cover to the Registered Body only. In these circumstances, the employer’s copy
        of the CRB check will indicate that the police are sending further information by
        letter. This information must not be passed on to the applicant.

1.102   Can a Registered Person or Body share information from a Disclosure?
        The Police Act 1997 makes unauthorised disclosure of any information revealed
        in a Standard or Enhanced CRB Disclosures a criminal offence. However, the Act
        provides for information to be passed on in various circumstances. For example:


              i. the person who countersigned an application for a CRB check can share
              the information with another member of the Registered Body if the other
              person needs to know the information for the purpose of his or her duties;


              ii. if the person countersigned the application on behalf of another body
              (e.g. an LA arranged a check for a school) the countersignatory can pass
              the information to that body;


              iii. where a body receives information from a registered person as above,
              the information can be shared with members of that body who need to
              know it for the purposes of their duties, and


              iv. information can be passed to a government department.

1.103   If anyone in possession of Disclosure information is in any doubt about whether
        he or she can pass on the information to someone else, he or she should seek
        advice from the lead countersignatory of the registered body which authorised
        the check.

1.104   Supplementary guidance from the Bureau.

        If a Disclosure reveals that the Secretary of State has placed restrictions on a
        person’s employment (on List 99), the person must not in any circumstances be
        placed in a post which would infringe those restrictions, and the registered
        person should tell the headteacher or college principal about the terms of the
        restrictions which the Secretary of State has placed on the person’s employment.

1.105   How does an employer decide whether a person’s criminal record is
        relevant?

        An applicant’s suitability should be judged in the light of the results of all the
        relevant pre-appointment checks carried out on him or her. The fact that a person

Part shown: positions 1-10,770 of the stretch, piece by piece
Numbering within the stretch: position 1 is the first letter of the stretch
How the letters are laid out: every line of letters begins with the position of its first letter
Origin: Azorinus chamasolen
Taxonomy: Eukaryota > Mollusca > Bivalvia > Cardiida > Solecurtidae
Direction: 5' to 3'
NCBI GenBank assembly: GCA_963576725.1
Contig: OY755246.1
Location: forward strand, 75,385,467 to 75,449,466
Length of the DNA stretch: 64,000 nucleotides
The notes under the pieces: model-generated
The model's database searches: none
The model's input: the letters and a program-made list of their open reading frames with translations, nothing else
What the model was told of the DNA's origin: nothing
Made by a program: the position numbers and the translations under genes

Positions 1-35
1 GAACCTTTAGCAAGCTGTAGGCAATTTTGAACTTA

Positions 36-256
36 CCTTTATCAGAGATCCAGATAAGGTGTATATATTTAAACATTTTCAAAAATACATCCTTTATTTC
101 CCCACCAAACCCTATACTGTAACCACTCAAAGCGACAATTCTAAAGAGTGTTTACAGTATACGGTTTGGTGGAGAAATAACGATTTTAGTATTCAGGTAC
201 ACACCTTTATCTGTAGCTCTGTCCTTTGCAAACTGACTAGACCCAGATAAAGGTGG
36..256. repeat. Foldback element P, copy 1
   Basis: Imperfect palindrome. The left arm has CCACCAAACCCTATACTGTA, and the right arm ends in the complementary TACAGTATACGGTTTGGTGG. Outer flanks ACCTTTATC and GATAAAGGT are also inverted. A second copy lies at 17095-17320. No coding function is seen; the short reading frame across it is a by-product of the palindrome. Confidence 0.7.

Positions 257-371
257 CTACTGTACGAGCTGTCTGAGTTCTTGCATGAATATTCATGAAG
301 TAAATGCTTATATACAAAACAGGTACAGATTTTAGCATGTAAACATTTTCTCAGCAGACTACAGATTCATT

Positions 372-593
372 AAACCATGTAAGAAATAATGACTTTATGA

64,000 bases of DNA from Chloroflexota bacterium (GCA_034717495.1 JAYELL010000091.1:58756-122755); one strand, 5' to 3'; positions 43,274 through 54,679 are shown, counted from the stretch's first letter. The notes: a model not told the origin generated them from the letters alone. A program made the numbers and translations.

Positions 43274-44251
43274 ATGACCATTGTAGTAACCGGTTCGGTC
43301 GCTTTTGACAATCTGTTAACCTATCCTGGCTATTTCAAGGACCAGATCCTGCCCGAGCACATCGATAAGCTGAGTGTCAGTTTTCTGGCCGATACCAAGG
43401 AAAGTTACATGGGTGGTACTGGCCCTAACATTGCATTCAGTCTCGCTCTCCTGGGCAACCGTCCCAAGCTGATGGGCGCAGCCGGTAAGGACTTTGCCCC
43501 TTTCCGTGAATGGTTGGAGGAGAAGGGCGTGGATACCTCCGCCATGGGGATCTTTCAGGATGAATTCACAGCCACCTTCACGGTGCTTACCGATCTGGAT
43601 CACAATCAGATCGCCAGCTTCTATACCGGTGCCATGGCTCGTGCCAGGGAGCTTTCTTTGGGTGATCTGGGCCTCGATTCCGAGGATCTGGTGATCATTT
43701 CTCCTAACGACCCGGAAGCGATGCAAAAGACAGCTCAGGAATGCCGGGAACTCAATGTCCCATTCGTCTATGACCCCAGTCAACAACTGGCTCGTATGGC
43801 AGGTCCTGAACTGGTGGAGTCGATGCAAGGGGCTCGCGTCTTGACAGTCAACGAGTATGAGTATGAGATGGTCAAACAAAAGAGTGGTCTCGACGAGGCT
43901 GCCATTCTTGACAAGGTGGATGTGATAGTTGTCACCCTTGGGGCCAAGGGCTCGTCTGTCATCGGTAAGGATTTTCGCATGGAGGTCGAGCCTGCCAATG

has a criminal record does not automatically make him or her unsuitable for work
        with children. Employers, in conjunction with the registered body or person
        authorised to receive Disclosure information, must make a judgement about
        suitability, taking into account only those offences which may be relevant to the
        particular job or situation in question. The Department cannot advise employers
        whether or not they should employ a particular person. In deciding the relevance
        of convictions a number of points should be considered:


        i. the nature of the offence: In general, convictions for sexual, violent or drug
        offences will be particularly strong contra-indications for work with children;


        ii. the nature of the appointment: Often the nature of the appointment will help
        to assess the relevance of the conviction. For example, serious sexual, violent,
        drug or drink offences would give rise to particular concern where a position was
        one of providing care. Driving or drink offences would be relevant in situations
        involving transport of children;


        iii. the age of the offence: Offences which took place many years in the past
        may often have less relevance than recent offences. However, convictions for
        serious violent or sexual offences or serious offences involving substance abuse
        are more likely to give cause for continuing concern than, for instance, an
        isolated case of dishonesty committed when the person was young. The potential
        for rehabilitation must be weighed against the need to protect children;


        iv. the frequency of the offence: A series of offences over a period of time is
        more likely to give cause for concern than an isolated minor conviction.

1.106   Anyone who is barred from work in the education service on grounds that he or
        she is not a fit and proper person to be employed as a teacher or worker with
        children and young persons, will also be disqualified from all work with children in
        a regulated position as set out in section 36 of the Criminal Justice and Court
        Services Act 2000. It is an offence for a disqualified person to apply for, offer to
        do, accept or do any work in any of the regulated positions set out in the Act. It is
        also an offence for an employer knowingly to offer work in a regulated position, or
        to procure work in a regulated position for an individual who is disqualified from
        working with children, or to fail to remove such an individual from such work. The